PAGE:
Questions & Answers
What is autoimmunity?
One of the functions of the immune system is to protect the body by responding to invading microorganisms, such as viruses or bacteria, by producing antibodies or sensitized lymphocytes (types of white blood cells). Under normal conditions, an immune response cannot be triggered against the cells of one’s own body. In certain cases, however, immune cells make a mistake and attack the very cells that they are meant to protect. This can lead to a variety of autoimmune diseases. They encompass a broad category of related diseases in which the person’s immune system attacks his or her own tissue.
What causes autoimmunity?
The immune system normally can distinguish “self” from “non-self.” Some lymphocytes are capable of reacting against self, resulting in an autoimmune reaction. Ordinarily these lymphocytes are suppressed. Autoimmunity occurs naturally in everyone to some degree; and in most people, it does not result in diseases. Autoimmune diseases occur when there is some interruption of the usual control process, allowing lymphocytes to avoid suppression, or when there is an alteration in some body tissue so that it is no longer recognized as “self” and is thus attacked. The exact mechanisms causing these changes are not completely understood; but bacteria, viruses, toxins, and some drugs may play a role in triggering an autoimmune process in someone who already has a genetic (inherited) predisposition to develop such a disorder. It is theorized that the inflammation initiated by these agents, toxic or infectious, somehow provokes in the body a “sensitization” (autoimmune reaction) in the involved tissues.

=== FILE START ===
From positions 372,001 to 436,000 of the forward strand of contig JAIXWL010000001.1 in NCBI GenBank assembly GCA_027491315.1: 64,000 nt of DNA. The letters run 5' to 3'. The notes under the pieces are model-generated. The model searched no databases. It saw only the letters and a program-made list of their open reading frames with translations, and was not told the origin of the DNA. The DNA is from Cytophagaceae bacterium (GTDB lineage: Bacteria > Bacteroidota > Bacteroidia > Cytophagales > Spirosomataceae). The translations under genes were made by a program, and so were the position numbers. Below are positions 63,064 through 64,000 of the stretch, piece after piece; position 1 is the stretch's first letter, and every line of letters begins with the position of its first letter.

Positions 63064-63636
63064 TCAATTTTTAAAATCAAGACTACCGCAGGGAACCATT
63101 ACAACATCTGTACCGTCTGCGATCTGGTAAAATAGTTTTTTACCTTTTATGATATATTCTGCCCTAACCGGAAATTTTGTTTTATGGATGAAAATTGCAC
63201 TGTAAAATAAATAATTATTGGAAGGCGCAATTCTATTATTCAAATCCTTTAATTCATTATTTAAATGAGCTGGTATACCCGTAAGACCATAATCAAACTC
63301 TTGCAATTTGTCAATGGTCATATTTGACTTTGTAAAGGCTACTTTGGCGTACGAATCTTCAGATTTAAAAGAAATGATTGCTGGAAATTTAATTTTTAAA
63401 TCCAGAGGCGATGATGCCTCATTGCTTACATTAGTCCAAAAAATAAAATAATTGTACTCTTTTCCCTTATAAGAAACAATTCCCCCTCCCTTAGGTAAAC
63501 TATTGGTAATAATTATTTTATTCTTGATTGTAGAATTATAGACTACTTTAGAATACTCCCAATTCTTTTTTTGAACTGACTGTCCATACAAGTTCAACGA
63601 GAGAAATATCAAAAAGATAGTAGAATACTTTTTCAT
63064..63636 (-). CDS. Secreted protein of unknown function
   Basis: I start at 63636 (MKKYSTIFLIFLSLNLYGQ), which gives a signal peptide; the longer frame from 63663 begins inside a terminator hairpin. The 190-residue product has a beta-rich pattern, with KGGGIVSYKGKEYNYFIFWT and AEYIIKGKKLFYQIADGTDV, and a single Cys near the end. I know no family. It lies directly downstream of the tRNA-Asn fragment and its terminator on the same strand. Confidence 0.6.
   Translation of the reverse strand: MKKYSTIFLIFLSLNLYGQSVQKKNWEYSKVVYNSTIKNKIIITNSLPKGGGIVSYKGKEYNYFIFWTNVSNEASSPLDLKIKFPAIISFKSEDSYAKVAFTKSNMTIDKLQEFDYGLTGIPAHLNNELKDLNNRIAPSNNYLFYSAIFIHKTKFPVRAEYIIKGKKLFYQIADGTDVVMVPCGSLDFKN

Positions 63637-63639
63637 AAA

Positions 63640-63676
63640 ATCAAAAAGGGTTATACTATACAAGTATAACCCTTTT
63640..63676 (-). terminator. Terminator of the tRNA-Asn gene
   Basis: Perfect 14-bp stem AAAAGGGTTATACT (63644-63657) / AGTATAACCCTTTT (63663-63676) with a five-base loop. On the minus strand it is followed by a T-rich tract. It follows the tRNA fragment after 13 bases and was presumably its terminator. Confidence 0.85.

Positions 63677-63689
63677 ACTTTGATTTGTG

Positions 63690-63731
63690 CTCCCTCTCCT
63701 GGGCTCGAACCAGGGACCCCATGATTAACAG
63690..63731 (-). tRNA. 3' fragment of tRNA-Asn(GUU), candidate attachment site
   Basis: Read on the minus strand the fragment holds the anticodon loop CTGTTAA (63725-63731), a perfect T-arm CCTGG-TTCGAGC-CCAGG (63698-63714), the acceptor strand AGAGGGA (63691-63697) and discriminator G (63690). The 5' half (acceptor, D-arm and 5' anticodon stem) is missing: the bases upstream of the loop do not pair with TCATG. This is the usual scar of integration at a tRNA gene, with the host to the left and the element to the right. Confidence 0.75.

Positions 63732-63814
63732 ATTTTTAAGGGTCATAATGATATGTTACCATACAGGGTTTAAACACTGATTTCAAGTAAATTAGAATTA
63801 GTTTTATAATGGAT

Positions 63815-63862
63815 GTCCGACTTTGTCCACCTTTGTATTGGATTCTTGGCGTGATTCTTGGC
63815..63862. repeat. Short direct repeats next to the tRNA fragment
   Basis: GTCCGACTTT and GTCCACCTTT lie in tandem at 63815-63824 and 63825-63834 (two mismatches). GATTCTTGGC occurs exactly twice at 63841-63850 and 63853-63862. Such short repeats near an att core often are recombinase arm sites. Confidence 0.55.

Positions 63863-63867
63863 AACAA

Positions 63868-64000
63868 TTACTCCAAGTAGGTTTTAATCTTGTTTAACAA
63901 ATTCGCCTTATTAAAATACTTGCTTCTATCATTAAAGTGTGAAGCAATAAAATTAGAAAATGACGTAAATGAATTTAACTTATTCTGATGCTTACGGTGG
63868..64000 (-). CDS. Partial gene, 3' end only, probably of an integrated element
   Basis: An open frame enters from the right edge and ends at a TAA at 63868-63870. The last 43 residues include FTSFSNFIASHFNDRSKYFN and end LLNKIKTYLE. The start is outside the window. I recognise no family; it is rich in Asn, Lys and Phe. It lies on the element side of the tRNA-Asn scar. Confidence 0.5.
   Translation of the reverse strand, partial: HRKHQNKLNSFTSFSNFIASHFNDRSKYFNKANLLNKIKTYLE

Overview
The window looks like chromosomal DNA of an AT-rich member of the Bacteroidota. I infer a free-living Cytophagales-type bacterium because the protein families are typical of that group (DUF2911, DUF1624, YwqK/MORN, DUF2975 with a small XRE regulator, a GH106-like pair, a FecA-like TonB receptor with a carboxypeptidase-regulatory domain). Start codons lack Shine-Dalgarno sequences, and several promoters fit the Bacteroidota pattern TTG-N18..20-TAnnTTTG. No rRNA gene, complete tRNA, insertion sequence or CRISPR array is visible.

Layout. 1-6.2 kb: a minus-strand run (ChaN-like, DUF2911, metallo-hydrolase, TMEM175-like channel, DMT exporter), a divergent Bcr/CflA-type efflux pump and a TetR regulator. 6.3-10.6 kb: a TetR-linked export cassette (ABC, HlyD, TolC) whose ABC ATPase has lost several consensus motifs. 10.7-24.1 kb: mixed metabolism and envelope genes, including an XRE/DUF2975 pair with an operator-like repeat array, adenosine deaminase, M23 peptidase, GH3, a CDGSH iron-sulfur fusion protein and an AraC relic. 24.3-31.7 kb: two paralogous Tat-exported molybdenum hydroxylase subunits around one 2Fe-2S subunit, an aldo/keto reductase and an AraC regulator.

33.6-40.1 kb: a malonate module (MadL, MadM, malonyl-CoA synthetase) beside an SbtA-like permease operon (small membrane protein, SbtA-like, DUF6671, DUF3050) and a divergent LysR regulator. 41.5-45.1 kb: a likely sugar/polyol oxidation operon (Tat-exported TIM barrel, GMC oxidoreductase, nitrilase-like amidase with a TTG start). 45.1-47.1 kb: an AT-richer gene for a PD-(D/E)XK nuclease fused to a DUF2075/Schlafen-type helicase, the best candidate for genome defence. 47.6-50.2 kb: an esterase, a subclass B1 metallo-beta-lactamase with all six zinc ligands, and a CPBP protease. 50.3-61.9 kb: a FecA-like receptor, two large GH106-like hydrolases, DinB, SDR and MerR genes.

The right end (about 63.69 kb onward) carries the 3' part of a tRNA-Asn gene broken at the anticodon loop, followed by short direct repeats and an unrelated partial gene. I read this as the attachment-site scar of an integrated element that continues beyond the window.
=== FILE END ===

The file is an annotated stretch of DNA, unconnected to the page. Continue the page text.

What are the types of autoimmunity?
Particular autoimmune disorders are frequently classified into organ-specific disorders and non-organ-specific types. Autoimmune processes can have various results, for example, slow destruction of a specific type of cells or tissue, stimulation of an organ into excessive growth, or interference in its function. Organs and tissues frequently affected include the endocrine gland, such as thyroid, pancreas, and adrenal glands; components of the blood, such as red blood cells; and the connective tissues, skin, muscles, and joints. Some autoimmune diseases fall between the two types. Patients may experience several organ-specific diseases at the same time. There is, however little overlap between the two ends of the spectrum.
In organ-specific disorders, the autoimmune process is directed mostly against one organ. Examples, with the organ affected, include Hashimoto’s thyroiditis (thyroid gland), pernicious anemia (stomach), Addison’s disease (adrenal glands), and type 1 diabetes (pancreas).
In non-organ-specific disorders, autoimmune activity is widely spread throughout the body. Examples include rheumatoid arthritis, systemic lupus erythematosus (SLE or lupus), and dermatomyositis.
What are some of the treatments for autoimmune diseases?
Of first importance in treating any autoimmune disease is the correction of any major deficiencies. An example would be replacing hormones that are not being produced by the gland, such as thyroxin in autoimmune thyroid disease or insulin in type 1 diabetes. In autoimmune blood disorders, treatment may involve replacing components of the blood by transfusion.